WWW or the World Wide Web is the information space where web resources and documents are identified by URLs (Uniform Resource Locators). It was invented by Tim Berners-Lee in 1989. You might’ve noticed a number of times that some websites load without WWW being attached to their domain names while most others with the WWW suffix.
Actually, all websites load successfully even without inputting WWW before the domain name. The WWW vs. without WWW is not a hot topic for the public. However, it is of great interest for several SEO professionals that speculate differences between domains with and without WWW. So, this article will clear confusion about whether there is any role of WWW in SEO or not and if any then to what extent. But before doing that, let’s understand the distinction between WWW and without WWW domains for the public.
For Average Users and Small Business Owners
For small business owners and average users, there isn’t much of a distinction between domains with WWW or those without it. It is purely based on personal preference to chose either of them. Yes, if you type seocorporation.net or www.secorporation.net, both will successfully load the website. It is no different whether you choose the first option or the second one. Hence, for average users and small business owners, WWW and without WWW is one and the same thing.
For Mid-Sized and Full-Fledged Businesses
Unlike small businesses, mid-sized and full-fledged businesses need to adhere to only one preference, either WWW or without WWW. Though there’s not any hard and fast rule for this, it is preferred because it’s somewhat part of the business’s online repute. Again, as there is no obligation, businesses might follow or not follow this very preference.
Are there any SEO Gains?
Simply, no! There is no special search engine optimization perk, that one can get from using or not using WWW. Domains with a preference for WWW and domains without preference for WWW are treated in the same way by search engines.
Google has announced that it’s, using WWW or not using WWW, all just a matter of preference and nothing more than that. However, it is important for website owners to stick with one that they have chosen, WWW or no WWW, while launching the website. This is because it can be a significant part of the business’s repute at a later time.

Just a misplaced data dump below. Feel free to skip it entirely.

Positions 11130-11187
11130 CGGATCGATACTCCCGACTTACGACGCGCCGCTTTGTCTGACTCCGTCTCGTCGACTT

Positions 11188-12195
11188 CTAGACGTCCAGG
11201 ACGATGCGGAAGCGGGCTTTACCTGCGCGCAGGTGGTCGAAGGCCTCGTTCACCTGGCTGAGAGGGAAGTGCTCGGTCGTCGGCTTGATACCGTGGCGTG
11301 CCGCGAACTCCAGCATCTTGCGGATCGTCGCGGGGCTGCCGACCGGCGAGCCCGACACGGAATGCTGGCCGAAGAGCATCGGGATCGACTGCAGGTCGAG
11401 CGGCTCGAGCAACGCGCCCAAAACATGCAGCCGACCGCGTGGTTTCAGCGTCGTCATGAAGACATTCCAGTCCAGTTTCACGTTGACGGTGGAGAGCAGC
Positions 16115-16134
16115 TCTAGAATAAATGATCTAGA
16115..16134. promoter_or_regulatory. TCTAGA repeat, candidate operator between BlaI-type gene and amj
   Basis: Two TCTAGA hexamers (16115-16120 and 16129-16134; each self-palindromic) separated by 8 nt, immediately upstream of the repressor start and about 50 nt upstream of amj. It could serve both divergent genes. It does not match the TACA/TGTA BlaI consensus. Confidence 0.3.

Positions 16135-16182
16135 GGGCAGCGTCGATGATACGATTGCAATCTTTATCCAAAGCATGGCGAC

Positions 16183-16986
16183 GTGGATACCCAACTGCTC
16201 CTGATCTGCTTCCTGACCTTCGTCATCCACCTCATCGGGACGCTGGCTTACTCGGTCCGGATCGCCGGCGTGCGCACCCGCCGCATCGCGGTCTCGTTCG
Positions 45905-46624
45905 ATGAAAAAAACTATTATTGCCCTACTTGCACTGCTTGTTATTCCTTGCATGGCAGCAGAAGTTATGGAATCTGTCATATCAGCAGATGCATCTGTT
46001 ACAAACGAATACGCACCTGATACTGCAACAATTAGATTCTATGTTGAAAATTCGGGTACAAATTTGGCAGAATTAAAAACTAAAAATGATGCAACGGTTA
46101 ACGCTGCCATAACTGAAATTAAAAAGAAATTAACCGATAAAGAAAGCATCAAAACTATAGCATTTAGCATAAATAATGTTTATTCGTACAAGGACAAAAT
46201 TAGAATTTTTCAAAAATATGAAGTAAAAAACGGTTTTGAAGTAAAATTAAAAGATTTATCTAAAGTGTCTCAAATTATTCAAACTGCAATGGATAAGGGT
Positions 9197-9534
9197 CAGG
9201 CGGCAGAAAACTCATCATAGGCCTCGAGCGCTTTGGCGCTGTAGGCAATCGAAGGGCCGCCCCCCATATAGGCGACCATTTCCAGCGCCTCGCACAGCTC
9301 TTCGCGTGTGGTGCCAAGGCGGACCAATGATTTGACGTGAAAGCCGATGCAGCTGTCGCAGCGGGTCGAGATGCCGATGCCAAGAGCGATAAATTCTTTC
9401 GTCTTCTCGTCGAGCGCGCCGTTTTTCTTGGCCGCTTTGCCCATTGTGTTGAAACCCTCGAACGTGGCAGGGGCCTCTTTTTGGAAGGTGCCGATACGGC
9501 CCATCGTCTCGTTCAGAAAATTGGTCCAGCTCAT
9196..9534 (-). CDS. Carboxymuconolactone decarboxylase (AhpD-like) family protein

Actually, search engines catalogue domains with WWW and also domains without WWW. However, if a website is accessed by using both WWW and without WWW before the domain name, then search engines simply consider both copies of the same website. Hence, as there is no distinction made between the two types, there is no special preference or penalty imposed on any of them.
How to Let Google Know About your WWW Preference
Now, it’s a good idea to let Google know how you prefer your website to be accessed by users, with WWW or without WWW. You can let Google know whether you like to keep WWW with your domain or not by means of the Google Webmaster tools. It’s a very simple process. However, if you don’t know how exactly you can do so, here’s a step-by-step instruction on how to do it:
- Login to your Google Webmaster Tools account
- Click on your website
- Next, click on the Gear icon present at the top right corner of the screen
- Now, select Site Settings
- Choose the preferred domain from the Site Settings screen
- Save Settings and exit
Once you’ll save and exit the Google Webmasters tools dashboard, the changes will be applied successfully and instantaneously.
Technical Distinction between with and without WWW domains
Though there’s no significant difference between a domain with WWW and without it, the distinction between the two exists on the technical front. You must know that domains not preferring to use WWW are also termed as naked domains. Yes, naked domains! That is a technical word.
WWW acts as a hostname for domains that use it. Simply, it provides the ability to restrict cookies and DNS flexibility, among all other benefits. As domains without WWW don’t have any technical advantages, they are simply addressed as naked domains.